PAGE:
‘Everyone’s pretending…paying lip service to certain ideas or concepts that things that are supposed to be meaningful. And, again, my fear would be that because of that sometimes we [SLT] lose the ability to do other things that actually are meaningful.’ Deputy Head Teacher, Secondary School, Kent.
In Homo Deus, Yuval Harari points out that the invention of writing endowed scribes with the ability to record and share systematised versions of reality. This is of course mainly great. It’s in my top five of ‘reasons why I’m glad to be a human.’
However, in a warning which reminds me of that time when a weedy boy was bitten by a radioactive spider, Harari points out that with this great power comes great responsibility.
Sometimes pressures to succeed can systematically nudge scribes away from accurately portraying things. They record what they (or their bosses) wish things to be rather than how they are. Yuval Harari uses the example of Chairman Mao’s reforms which included the intention to treble grain production.
Pressure to meet this ambitious aim resulted in officials ‘writing in’ additional grain. They massaged or falsified the figures to make their region or district appear productive. Recorded grain levels looked great. The huge (apparent) surplus was sold to western powers in exchange for money/weapons etc. This was immediately followed by a devastating famine.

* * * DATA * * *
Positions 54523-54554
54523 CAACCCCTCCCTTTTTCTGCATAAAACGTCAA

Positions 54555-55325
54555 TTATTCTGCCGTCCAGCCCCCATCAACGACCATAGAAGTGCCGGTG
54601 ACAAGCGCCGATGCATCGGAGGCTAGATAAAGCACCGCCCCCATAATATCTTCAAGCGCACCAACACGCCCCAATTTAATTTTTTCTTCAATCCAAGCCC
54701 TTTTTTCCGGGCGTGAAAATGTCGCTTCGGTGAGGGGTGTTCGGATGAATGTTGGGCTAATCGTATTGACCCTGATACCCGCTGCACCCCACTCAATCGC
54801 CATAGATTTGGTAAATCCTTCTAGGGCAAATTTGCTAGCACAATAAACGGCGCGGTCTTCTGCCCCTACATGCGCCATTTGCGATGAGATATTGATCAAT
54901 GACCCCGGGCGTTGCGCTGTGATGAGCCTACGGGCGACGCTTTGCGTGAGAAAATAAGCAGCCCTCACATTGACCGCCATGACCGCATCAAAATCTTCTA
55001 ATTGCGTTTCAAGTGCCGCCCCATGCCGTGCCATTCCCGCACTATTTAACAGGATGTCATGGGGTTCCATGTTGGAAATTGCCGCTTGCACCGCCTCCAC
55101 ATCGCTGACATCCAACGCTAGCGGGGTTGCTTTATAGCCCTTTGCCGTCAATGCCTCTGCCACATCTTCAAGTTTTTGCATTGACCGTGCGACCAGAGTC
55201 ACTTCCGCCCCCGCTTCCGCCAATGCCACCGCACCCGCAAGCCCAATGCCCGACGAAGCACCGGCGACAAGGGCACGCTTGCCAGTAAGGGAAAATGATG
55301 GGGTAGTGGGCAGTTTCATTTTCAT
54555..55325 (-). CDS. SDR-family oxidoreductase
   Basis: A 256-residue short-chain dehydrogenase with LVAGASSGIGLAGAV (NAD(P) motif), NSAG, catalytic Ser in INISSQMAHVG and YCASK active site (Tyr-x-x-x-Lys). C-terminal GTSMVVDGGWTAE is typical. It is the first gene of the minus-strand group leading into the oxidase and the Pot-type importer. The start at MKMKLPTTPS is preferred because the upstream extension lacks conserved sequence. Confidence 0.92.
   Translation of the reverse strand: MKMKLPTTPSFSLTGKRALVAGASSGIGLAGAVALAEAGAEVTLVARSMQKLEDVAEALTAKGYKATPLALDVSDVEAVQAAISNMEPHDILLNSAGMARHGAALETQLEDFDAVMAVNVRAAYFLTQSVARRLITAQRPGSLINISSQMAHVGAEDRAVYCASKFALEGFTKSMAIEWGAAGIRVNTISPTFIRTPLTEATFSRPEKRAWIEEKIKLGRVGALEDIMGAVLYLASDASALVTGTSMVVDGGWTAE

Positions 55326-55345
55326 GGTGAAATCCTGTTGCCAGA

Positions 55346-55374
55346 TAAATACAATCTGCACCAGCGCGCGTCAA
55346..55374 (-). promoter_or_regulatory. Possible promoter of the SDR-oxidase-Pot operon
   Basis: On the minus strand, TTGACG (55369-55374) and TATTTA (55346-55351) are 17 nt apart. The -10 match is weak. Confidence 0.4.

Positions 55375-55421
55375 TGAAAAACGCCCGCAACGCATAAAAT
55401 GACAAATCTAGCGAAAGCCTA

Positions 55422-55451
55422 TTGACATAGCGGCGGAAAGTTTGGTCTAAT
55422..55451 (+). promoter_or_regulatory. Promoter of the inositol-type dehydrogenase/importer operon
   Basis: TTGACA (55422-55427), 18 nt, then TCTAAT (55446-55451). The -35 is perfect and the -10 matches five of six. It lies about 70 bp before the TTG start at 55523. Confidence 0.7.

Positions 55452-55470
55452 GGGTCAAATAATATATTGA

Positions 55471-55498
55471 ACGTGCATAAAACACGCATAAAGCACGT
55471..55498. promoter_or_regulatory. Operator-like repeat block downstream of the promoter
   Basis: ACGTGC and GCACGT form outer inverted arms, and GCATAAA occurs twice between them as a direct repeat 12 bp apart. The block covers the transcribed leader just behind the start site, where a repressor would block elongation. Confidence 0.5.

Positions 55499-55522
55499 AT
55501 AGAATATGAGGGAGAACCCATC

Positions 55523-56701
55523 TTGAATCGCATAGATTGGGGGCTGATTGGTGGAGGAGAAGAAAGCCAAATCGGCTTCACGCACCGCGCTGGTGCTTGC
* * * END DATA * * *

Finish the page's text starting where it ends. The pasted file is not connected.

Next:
I did wonder if it’s appropriate to compare this tragedy to the pressure teachers feel to ‘show progress’. However something resonates around the idea that school leaders can be co-opted into creating a version of learning which meets external/political expectations but only at the expense of becoming detached from reality.
Here are four examples (mostly from a gallery of data nonsense wonderfully curated by
And here’s a window into the more complex individual stories which the above examples conveniently ignore. It helpfully indicates the range of outcomes which we could expect – of different individual students who scored similarly when they were in primary school. Essentially there is no ‘should’ about it. One particular grade may be slightly more probably than another based upon prior data. That’s it. Given a large enough group, we would expect many students to gain higher and (lower) grades than they apparently ‘should.’ (Thanks for this graph originally in this article)
Yuval Harari argues that when recorded and actual reality clash, the former often comes out the victor. Many school leaders’ jobs have become a desperate attempt to make sure that individual pupil learning falls in line with the ‘flight paths’ which they have created in an attempt to meet the perceived demands being made of their school.
Rather like with Mao’s grain reforms, there is considerable pressure on many teachers to write in data which matches policy (three sub-levels of progress anyone?!) rather than actual test results. It’s worth pointing out here that whilst the Mao’s officials probably had a reliable way of measuring grain – counting sacks say – teachers don’t have equally reliable ways of measuring learning.
We teachers are asked to generate grades from these answers ‘as-if’ it was the end of a course and pupils had actually been asked a larger number of different questions about a broader range of topics. This in itself is highly dubious before you consider whether this ‘grade’ aligns with the neat flight paths shown above.
As a result, many teachers and leaders go home worrying that deeply unreliable grades given months (or years) before a terminal qualification don’t match the grade which perhaps a quarter of students with the same starting point tend to get in the end anyway.